Liverpool striker Luis Suarez admits he is "anxious" during matches, but said he is not concerned that he is the center of a hot Premier League debate over diving.
"I have to improve my attitude on the pitch. The anxiety brings me to protest a lot," Suarez told Uruguay's Ovacion newspaper Tuesday after a press conference ahead of Uruguay's World Cup qualifier vs. Argentina on Friday at 8 p.m. ET. "If I started reading the newspapers, I wouldn't be able to play in England. I am happy at Liverpool, the coach likes me and the players do too.
"Everyone should focus on their own team," he told Ovacion. "Those who want to talk can do so, I am not worried about what they say.
"They can keep talking and in the meantime I will keep on playing football and taking care of my team and what I do. Nothing else matters."
The lively diving debate gained steam this week after Liverpool striker Luis Suarez's performance vs. Stoke, after which Stoke boss Tony Pulis called for a three-match ban for diving antics.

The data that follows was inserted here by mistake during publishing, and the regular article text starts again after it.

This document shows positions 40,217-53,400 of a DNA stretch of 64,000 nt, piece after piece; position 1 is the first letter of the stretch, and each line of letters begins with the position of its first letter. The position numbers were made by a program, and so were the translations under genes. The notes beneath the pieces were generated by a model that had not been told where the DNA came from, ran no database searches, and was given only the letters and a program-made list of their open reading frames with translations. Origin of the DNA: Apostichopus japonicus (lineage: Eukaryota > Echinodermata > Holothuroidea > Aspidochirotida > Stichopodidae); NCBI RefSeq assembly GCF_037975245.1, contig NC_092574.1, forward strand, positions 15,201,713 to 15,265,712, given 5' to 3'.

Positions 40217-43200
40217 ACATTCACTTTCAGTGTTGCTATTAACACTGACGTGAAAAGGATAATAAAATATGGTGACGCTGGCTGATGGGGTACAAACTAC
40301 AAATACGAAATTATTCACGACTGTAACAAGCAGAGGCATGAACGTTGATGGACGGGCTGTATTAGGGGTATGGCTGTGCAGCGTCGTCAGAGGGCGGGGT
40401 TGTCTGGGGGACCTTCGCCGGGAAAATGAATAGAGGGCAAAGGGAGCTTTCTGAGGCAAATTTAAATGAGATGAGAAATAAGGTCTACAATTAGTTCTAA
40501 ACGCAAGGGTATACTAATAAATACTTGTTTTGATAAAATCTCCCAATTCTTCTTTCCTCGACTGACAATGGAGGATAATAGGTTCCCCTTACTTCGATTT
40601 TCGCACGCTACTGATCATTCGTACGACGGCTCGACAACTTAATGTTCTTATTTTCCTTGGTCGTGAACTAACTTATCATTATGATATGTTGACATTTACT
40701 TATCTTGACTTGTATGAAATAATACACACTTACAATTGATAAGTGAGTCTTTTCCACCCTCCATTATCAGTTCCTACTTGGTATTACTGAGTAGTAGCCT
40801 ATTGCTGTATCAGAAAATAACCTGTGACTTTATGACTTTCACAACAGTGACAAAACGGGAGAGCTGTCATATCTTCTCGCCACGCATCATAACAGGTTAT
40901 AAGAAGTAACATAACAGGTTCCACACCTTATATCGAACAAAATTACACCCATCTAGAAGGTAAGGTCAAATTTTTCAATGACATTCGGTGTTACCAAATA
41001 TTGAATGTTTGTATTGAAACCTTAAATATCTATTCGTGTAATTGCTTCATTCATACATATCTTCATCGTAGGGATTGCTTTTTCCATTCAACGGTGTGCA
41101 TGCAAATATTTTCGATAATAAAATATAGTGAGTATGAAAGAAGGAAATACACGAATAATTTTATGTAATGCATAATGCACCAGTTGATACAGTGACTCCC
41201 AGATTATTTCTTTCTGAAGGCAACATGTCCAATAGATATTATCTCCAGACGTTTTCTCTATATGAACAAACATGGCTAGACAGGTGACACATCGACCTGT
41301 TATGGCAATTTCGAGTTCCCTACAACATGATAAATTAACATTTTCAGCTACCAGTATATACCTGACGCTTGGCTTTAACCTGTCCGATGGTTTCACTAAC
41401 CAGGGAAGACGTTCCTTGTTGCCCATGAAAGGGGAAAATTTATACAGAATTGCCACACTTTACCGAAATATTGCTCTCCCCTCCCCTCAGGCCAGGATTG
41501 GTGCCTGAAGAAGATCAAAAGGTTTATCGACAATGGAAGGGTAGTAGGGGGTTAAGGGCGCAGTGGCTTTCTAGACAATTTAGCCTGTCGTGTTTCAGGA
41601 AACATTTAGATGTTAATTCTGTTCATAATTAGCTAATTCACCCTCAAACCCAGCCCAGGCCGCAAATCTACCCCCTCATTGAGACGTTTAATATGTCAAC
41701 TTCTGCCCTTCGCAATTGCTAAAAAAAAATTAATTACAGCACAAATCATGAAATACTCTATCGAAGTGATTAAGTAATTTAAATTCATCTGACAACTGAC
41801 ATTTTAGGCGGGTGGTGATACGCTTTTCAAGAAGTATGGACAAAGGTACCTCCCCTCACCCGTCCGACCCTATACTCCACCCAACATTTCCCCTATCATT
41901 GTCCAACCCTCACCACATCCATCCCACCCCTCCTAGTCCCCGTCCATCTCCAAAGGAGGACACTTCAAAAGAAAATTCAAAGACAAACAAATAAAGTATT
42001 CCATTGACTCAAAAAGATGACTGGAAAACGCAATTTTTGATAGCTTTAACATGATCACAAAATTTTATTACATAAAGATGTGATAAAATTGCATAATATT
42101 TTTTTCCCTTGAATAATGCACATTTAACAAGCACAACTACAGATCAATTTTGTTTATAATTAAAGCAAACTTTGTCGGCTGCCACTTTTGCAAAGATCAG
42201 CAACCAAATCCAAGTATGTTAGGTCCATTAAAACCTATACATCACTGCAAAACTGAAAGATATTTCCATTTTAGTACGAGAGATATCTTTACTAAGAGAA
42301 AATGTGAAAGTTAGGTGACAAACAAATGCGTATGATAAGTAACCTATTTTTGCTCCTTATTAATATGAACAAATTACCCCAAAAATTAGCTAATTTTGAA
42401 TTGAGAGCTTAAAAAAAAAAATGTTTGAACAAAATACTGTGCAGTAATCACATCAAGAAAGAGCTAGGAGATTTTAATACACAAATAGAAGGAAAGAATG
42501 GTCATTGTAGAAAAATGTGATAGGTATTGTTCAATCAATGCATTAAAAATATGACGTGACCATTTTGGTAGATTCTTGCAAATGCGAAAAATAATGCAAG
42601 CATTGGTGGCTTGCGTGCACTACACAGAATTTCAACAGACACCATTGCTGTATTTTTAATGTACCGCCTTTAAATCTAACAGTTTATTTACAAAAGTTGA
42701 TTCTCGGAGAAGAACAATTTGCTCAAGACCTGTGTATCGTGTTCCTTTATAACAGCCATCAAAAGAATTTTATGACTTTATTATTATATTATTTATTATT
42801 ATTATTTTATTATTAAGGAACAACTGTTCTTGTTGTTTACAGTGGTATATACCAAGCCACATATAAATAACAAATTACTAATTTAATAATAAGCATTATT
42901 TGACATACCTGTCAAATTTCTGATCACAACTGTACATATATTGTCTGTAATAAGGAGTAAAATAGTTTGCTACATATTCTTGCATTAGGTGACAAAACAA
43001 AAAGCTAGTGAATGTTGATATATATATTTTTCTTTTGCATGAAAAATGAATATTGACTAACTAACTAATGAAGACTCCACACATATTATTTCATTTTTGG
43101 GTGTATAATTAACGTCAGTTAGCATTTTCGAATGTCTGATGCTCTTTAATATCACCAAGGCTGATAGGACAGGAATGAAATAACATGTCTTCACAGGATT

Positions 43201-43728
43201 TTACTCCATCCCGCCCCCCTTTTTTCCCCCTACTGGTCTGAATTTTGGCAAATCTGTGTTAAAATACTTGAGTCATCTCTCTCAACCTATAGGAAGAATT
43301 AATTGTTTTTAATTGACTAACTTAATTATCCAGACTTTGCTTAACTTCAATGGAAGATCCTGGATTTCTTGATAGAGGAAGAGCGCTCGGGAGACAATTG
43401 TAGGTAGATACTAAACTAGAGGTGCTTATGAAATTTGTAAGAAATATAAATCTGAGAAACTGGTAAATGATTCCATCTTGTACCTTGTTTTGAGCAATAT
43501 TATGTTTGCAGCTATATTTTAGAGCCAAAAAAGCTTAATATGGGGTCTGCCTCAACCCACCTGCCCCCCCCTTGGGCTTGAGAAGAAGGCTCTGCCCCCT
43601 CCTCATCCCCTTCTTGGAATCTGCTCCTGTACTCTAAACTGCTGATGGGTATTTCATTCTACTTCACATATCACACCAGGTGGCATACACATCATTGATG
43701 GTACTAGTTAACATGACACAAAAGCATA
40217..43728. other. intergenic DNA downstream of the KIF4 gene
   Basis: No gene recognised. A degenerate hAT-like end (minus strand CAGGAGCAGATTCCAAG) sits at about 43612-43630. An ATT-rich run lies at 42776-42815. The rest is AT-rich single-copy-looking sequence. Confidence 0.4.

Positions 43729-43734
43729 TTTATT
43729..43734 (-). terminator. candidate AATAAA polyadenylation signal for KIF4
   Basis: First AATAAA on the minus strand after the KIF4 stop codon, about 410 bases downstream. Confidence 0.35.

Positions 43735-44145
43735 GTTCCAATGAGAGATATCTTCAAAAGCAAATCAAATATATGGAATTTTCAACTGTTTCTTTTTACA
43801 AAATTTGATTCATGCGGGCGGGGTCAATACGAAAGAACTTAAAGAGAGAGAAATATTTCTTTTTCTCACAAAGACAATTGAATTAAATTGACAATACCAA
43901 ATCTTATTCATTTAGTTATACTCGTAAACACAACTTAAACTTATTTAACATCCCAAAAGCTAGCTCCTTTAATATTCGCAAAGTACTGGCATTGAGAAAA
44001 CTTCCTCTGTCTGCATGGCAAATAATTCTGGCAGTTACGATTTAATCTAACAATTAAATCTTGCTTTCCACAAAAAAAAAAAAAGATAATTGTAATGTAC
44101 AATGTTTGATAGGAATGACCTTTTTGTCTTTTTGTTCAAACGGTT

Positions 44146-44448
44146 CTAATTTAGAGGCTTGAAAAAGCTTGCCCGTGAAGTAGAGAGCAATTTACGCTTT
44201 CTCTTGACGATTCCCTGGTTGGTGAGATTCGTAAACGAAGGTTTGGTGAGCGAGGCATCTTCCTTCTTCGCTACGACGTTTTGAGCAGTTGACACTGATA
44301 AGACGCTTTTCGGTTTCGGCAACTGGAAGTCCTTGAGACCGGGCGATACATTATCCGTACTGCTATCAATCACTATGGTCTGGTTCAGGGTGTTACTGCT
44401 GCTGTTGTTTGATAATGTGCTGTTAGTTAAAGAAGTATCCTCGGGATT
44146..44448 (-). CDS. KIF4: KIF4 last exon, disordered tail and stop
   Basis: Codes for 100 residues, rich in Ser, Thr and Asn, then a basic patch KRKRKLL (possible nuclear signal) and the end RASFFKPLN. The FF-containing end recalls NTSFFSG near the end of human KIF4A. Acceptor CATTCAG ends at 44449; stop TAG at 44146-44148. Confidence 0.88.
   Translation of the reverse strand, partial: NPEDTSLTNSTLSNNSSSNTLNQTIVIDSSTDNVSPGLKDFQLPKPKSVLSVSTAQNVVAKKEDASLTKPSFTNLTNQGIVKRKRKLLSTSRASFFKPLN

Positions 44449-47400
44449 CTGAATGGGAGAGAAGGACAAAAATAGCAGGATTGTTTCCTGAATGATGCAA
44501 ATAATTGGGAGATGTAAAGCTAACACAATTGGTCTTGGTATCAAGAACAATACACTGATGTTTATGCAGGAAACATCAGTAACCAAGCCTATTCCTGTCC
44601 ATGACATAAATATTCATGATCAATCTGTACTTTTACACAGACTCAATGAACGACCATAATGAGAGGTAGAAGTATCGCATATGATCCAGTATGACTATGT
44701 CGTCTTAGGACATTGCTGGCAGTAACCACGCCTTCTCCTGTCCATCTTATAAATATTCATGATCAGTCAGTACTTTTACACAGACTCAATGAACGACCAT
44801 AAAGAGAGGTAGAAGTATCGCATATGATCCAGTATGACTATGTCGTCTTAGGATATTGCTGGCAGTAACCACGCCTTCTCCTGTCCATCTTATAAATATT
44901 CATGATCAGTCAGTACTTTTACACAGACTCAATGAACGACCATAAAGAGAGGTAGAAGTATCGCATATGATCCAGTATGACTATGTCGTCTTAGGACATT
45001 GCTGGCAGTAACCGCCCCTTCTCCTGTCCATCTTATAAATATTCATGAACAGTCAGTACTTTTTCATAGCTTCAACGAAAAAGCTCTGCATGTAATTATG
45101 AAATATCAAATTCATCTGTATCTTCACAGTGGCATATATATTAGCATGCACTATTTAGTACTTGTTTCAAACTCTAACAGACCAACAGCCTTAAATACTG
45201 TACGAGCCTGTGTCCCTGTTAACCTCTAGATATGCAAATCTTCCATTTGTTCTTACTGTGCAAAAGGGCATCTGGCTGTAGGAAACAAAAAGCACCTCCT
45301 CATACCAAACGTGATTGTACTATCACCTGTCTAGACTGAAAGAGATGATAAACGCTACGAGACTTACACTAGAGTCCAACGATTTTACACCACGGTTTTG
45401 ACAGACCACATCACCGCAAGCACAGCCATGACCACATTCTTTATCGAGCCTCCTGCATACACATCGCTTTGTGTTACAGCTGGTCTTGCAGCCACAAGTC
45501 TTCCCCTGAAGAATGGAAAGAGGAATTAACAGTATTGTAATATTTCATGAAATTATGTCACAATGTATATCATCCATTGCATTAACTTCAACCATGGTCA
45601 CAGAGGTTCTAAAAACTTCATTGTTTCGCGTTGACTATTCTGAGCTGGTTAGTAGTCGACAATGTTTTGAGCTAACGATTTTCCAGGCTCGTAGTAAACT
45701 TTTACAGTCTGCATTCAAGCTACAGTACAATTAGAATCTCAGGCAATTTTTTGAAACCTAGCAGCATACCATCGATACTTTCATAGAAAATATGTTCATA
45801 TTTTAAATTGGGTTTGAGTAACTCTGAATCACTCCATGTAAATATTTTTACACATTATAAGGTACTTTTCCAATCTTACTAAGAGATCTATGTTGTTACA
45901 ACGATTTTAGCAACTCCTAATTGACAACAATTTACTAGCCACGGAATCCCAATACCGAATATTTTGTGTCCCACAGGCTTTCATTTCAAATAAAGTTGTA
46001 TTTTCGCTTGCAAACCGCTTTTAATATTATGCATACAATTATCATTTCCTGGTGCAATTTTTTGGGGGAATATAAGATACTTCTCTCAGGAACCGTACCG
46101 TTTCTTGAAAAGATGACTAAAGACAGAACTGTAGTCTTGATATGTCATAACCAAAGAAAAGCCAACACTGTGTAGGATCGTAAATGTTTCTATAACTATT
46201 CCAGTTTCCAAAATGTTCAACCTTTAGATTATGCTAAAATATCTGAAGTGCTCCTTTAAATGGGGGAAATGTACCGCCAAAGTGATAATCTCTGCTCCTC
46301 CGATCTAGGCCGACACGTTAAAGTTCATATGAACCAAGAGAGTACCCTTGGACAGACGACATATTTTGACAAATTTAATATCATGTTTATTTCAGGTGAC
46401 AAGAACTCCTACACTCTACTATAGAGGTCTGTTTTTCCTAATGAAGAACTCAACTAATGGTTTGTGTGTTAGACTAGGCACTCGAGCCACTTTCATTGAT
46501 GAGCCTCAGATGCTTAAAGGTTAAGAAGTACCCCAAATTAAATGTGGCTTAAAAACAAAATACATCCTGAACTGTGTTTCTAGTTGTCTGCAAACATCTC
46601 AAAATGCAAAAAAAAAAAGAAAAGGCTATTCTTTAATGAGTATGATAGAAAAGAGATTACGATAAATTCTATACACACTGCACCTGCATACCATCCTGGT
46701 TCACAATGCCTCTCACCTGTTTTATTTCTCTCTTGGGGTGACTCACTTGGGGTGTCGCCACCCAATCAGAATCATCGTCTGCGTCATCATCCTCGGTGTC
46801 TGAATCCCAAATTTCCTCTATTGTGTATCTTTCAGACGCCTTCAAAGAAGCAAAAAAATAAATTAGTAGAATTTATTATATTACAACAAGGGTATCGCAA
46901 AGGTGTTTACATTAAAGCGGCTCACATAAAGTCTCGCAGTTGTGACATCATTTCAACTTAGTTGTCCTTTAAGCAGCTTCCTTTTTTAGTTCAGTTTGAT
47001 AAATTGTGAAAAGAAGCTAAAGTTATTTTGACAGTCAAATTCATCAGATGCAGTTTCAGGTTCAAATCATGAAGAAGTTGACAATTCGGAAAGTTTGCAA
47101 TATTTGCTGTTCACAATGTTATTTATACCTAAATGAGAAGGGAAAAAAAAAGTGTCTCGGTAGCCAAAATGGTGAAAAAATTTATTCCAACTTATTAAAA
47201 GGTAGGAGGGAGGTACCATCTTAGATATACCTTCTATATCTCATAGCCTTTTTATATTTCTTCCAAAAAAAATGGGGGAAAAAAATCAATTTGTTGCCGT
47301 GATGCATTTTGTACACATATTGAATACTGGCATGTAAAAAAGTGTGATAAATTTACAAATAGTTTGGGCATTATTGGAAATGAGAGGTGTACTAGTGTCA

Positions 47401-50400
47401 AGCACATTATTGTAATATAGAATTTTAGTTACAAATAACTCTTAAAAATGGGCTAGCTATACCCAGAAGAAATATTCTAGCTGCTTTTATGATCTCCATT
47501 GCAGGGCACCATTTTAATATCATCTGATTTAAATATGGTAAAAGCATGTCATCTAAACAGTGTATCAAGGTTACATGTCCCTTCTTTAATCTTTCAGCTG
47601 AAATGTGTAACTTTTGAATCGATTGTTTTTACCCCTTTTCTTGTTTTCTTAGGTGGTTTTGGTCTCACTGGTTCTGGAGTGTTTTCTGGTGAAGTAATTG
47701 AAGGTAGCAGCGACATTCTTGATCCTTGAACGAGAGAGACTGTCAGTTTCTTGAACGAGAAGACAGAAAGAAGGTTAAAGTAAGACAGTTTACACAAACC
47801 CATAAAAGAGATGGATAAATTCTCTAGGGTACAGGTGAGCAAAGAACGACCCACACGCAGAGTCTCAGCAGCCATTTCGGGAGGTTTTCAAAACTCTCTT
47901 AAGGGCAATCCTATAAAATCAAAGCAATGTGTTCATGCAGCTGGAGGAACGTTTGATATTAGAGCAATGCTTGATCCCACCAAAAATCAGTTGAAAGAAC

The English Football Association does not currently allow players to be punished for diving retroactively. Referees can only show a yellow card at most, but on Tuesday, FIFA vice president Jim Boyce said all associations should have policies banning the practice.
"I watched the latest (Luis) Suarez incident two or three times, and to me it is nothing less than a form of cheating," said Boyce, Britain's representative on FIFA. "It is becoming a little bit of a cancer within the game and I believe if it is clear to everyone that it is simulation then that person is trying to cheat and they should be severely punished for that.
"It can at times be very, very difficult for referees to judge whether something is a foul or a fair tackle and if players are diving then it makes their job even harder."
Information from Press Association was used in this report.